MP: The reason I called my book The Futurist Moment rather than The Futurist Movement (and often people have referred to it incorrectly when they introduce me at lecture venues!) is that, as I said in my answer to your first question, I think the Italian movement was short-lived and that, although scholars generally refer to postwar “Futurism” as a worthy successor to the first phase, the later version was really quite different. Futurist painters like Carlo Carrà, for example, returned, after 1918, to formal portraiture and landscape painting: one would barely know they had ever been Futurists.  In Russia, Futurism shaded into Constructivism after the 1917 Revolution and again underwent profound change. But then I believe it’s the nature of avant-garde movements to be brief: the young agonistic artists grow older and enter the Establishment. The celebration of the transitory, the new, the instantaneous freezes and becomes familiar.

You asked about the mystical dimension. Certainly, the Russian avant-garde had a strong “otherworldly” component. Ouspensky’s “fourth dimension” was central to their concerns. And although they rejected the immediate past, they were always drawn to medieval icon painting and folk art. In Italy, where religion was so heavily institutionalized, such mysticism was much less common.

KR: “If collage and its cognates (montage, assemblage, construction) call into question the representability of the sign, such related Futurist modes as manifesto, artist’s book, and performance call into question the stability of genre, of the individual medium, and of the barrier between artist and audience,” you write in The Futurist Moment. Benjamin, in Illuminations, writes, “…[T]he distinction between author and public is about to lose its basic character. …At any moment the reader is ready to turn into a writer,” which is, you say, “precisely what the Futurists wanted to happen”—a goal of collapsing separations, one that would later be taken up in the existentialist thought of Sartre and others. But where can art go once this boundary between creator and receiver, between subject and object, is broken down? Is a pragmatic, contextual definition of art (one that abandons as pointless the project of delineating artistic traits across multiple periods) enough?

MP: There are two different separate issues here. Benjamin is talking of the then new mass culture in which any citizen could write a letter to the editor and expect to get it printed, thus becoming an author: he disapproved of this sort of levelling which reflected a populism gone wrong and longed for a return to the aura of the individual writer. Now the second erasure of the distinction between author and audience is aesthetic rather than sociological. The Futurists longed to create a participatory art where artist and audience might merge. Of course, as was later the case with John Cage, audience participation is in fact a form of simulation. The audience is made to feel included but their movements and reactions are really governed by the artist’s decisions, as in a Merce Cunningham dance piece or a Fluxus performance.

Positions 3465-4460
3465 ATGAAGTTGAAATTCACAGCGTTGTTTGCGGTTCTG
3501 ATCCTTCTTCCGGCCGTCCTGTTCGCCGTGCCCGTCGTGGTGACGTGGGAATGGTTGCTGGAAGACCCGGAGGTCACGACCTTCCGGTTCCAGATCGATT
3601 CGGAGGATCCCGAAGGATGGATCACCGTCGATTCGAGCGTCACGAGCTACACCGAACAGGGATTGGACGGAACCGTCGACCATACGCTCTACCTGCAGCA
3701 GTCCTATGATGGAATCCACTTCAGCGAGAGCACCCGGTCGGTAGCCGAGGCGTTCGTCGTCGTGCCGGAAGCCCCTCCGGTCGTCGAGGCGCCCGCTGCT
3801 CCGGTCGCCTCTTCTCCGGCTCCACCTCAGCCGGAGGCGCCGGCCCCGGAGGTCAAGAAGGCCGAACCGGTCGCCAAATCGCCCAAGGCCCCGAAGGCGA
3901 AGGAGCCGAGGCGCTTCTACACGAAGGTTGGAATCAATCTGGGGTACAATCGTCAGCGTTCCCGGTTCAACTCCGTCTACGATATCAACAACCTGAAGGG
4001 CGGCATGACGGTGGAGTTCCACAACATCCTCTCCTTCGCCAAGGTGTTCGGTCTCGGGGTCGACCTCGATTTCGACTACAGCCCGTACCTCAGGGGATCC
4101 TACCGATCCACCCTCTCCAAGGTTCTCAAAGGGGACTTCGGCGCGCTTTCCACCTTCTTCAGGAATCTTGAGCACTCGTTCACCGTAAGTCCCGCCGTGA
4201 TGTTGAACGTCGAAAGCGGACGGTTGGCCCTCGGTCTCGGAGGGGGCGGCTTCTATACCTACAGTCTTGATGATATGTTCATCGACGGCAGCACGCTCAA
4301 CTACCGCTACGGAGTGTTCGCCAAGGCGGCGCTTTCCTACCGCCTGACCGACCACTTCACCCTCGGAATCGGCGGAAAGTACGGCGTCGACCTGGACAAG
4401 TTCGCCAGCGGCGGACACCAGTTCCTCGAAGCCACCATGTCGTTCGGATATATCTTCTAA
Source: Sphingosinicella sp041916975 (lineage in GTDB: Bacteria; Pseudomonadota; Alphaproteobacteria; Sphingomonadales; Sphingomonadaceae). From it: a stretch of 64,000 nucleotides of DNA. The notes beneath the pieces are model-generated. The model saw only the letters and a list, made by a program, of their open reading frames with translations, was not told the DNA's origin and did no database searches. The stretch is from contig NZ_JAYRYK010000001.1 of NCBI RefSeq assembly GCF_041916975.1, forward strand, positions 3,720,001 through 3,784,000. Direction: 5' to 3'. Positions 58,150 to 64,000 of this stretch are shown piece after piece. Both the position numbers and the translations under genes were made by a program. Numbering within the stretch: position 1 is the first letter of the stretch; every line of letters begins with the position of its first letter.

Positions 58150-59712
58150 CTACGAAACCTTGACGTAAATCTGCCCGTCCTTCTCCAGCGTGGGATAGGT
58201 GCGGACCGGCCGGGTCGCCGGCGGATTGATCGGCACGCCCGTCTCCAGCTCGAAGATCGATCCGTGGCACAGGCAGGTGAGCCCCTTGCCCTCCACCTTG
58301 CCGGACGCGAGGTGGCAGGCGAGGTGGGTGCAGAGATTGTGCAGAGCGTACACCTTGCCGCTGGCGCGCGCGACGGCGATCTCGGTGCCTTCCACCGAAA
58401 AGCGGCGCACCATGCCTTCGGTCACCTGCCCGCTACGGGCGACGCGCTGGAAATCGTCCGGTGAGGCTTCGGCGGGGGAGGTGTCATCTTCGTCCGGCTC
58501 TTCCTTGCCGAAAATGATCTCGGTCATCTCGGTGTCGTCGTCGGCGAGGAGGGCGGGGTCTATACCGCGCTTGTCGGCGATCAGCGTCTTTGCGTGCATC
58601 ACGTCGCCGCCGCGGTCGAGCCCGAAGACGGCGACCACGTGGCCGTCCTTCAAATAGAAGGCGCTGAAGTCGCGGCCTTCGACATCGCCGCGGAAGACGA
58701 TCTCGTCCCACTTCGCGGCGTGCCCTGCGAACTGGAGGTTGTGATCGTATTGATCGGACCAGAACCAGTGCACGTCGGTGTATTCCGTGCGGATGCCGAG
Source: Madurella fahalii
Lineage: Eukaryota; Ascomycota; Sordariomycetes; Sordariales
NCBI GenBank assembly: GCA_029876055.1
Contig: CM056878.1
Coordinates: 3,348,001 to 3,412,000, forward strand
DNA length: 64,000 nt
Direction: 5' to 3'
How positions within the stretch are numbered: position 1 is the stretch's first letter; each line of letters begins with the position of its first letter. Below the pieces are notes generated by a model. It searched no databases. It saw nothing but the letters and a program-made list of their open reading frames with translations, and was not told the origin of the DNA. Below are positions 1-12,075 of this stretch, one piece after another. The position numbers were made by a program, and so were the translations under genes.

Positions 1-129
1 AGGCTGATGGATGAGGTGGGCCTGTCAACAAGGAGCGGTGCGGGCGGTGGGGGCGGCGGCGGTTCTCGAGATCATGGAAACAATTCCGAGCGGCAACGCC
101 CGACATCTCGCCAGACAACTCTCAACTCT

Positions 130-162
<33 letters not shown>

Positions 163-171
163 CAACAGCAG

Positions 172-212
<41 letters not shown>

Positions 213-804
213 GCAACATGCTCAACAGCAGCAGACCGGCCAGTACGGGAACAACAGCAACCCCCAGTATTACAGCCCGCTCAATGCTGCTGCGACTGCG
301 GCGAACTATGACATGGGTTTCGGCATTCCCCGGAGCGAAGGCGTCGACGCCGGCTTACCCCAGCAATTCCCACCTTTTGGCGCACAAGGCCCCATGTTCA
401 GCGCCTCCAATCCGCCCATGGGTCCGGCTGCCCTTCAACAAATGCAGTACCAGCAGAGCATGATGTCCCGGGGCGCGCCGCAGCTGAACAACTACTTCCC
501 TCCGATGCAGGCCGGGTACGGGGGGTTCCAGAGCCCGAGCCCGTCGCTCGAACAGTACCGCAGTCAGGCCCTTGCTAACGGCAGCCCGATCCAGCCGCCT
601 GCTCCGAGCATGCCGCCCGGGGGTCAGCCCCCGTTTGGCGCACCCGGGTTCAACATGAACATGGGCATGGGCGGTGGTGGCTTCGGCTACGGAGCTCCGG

KR: In your conversation with Charles Bernstein for Jacket, you say, “What Yeats and Stein and Pound have in common is that all three believe, as Yeats puts it, that ‘Our words must seem to be inevitable.’ That to me is the key to poetry. Our words must seem inevitable… And the idea of the inevitability of language, even more than just the sound, was central to Yeats. He revised endlessly in order to get words absolutely right. …Language is used [by Yeats] very brilliantly as it is by Stein, as it is by Pound, and what I have a real resistance to, especially in much poetry written today, which seems to me in the vein of 1909 before Eliot and Pound came on the scene, is that it’s just slack. There are too many words used. There are endless extra prepositions and verb forms that you don’t need, and it just goes along like prose.” In many ways, this preference for tightness seems a decidedly Futurist preference, one that meshes an admiration of precision with art praxis. How did you come to take an interest in Futurism, and how do you think it has influenced your poetic interests and critical writings?

MP: What I meant in the interview with Charles Bernstein is that this concern for le mot juste unites Modernists of different stripes: Eliot and Stein, Pound and Proust. As we get further away from the early twentieth century, we can see more and more clearly that there never was a hard and fast distinction between Modernism and the avant-garde.   Modernism is best understood as a broad spectrum: at one end we have highly finished novels like Thomas Mann’s Buddenbrooks and The Magic Mountain or closural poems like Robert Frost’s; at the other, we have the openness and greater casualness, the verbal play and undecidability of Apollinaire or Williams, Mayakovsky or Gertrude Stein.  Joyce and the early Eliot are somewhere in the middle; they are considered Modernists but they are also avant-gardists. I became interested in what was so-to-speak the left wing of the Modernist camp when I wrote The Poetics of Indeterminacy. There I argued that John Ashbery’s mode was more challenging than its neo-Symbolist counterpart—say, the poetic of Allen Tate and Robert Lowell. In this context, I came to see Futurism as laying the groundwork for the contemporary poetry and visual art I especially admired—a sort of first-stage poetics of indeterminacy.